Sensory Sensitivities

I had my first EEG session yesterday. This was the baseline evaluation, so nothing terribly interesting happened. 6 electrodes are attached to my head, plus three clamps on my earlobes — two to monitor background electrical signals (which will be subtracted from the signal sent by the electrodes), plus one ground. Close your eyes for a minute. Look over here for a minute. Read this page for a minute. Move electrodes. Look this way. Listen to these words. Move electrodes. Repeat these numbers. Repeat these numbers backwards.

We talked briefly about the results of the tests from my last visit, and while the results are more nuanced than I’m describing here, there were two things that stood out very strongly in the results: Hypervigilance, and traumatic stress.

‘Traumatic stress’ is similar to its big brother, post-traumatic stress disorder, but isn’t nearly of the same magnitude and effect. As an emotional condition, however, the fundamentals are the same, and neither of us were very surprised to see this in the results.

I wasn’t familiar with hypervigilance, but it’s a fairly straightforward condition to understand; imagine you get robbed and beaten in an alley downtown at night. Now imagine how you feel the next time you’re in that alley at night. That state, where you’re overly conscious of where you are and what you’re doing (and likely to have an exaggerated reaction if a stranger started walking down the alley toward you) is hypervigilance. It’s an extended form of fight-or-flight — and is what I’ve likely been living for the last 2-3 years.

These two conditions are usually caused by extended and acute physical pain, or periods of extreme stress. In my situation, I had both. (The level of stress was so high that I actually developed a facial twitch which lasted for the greater part of a year.)

I’m in Vancouver all next week on business, so the neurofeedback proper will start Monday after next. If yesterday’s EEG results confirm the hypervigilance, we’ll likely start working on that first, as a precursor to working on the more generalized stress.

6 thoughts on “Sensory Sensitivities

  1. Not to further blur the line between you and me, but it looks like we have the same diagnosis. I went off meds about 2-3 years ago to see if I could live without, and wound up with a ton of physical symptoms. Engine running in my chest all the time, tunnel vision and halos when out in public, dizziness from the adrenaline, full scale panic attacks when something situational poked the beast. Lots of generalized body pains and clenching from the amount of fight or flight chemicals coursing through my body, lots of exhaustion.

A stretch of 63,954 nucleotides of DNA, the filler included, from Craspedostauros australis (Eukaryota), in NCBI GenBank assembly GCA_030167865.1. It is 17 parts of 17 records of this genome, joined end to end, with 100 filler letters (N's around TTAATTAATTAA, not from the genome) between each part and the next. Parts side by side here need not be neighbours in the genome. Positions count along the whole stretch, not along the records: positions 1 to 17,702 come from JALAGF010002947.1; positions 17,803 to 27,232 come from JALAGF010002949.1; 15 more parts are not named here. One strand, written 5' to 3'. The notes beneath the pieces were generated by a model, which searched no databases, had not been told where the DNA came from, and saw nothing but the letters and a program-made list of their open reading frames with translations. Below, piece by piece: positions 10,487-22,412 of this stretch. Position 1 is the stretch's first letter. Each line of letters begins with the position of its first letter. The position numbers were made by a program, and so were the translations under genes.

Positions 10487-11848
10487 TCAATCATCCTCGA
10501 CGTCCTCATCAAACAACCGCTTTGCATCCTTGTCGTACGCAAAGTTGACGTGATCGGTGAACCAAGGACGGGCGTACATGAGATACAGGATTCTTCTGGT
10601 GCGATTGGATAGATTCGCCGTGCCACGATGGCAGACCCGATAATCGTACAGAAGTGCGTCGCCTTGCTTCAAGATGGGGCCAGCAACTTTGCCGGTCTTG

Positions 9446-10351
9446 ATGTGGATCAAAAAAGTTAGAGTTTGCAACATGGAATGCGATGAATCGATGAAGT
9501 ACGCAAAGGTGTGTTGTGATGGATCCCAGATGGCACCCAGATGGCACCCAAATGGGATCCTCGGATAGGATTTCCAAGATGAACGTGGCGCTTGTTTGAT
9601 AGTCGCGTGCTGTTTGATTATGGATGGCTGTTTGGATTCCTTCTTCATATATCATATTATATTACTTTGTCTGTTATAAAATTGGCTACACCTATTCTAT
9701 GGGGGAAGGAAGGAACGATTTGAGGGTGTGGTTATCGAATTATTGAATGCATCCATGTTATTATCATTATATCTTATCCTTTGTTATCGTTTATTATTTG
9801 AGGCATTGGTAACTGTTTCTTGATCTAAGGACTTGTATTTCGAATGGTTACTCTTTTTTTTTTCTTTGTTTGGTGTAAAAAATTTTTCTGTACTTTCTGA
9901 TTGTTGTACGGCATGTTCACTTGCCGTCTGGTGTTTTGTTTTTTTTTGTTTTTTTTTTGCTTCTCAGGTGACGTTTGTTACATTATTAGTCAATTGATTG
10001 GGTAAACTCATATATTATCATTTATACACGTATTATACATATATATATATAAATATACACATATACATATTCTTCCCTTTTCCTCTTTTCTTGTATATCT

I think you are only a little younger than I am? But I remember the Officials(tm) saying that the post trauma links to the past will surface at right around our age. It was crippling to say the least, and it was more the reason I was pretty MIA while you were in town, although since I’d never met you face to face I didn’t think I could say that real reason.

    I wound up going back on meds, Buspar, Cymbalta, and Invega, and it’s pretty well calmed down most of the physical shit but obviously not solved it. Biofeedback was suggested after I was hospitalized last June, but I’ve wound up doing something called EMDR.

    I’m extra curious to see how all this plays out in you, and whether the secret ingredient of peanut butter will prove to be my downfall.

  2. The psychologist talked to me about EMDR, and if it could be used to any effect in my case. We’re going to see what happens with the neurofeedback, which she thinks will give a good indication as to if EMDR would be effective.

    I’m a little concerned about what the emotional side effects will be when actually dealing with some of the older issues that are (or will be) surfacing. We’ll see how it goes.

  3. Ahh nice. I haven’t been doing EMDR long enough to judge it’s benefits, we shall see I suppose.

    Your concern about the emotional side effects is valid. I’ve gone through a lot of shit to put this stuff to rest. The only thing I can say is that if you’ve hit the point where the detriments to your life from holding onto dysfunctions and coping mechanisms have begun to outweigh the benefits that staying protected behind a brick wall can give, you’re probably in good shape. I finally hit stages where I was just willing to work hard to get past things, no matter what the consequences.

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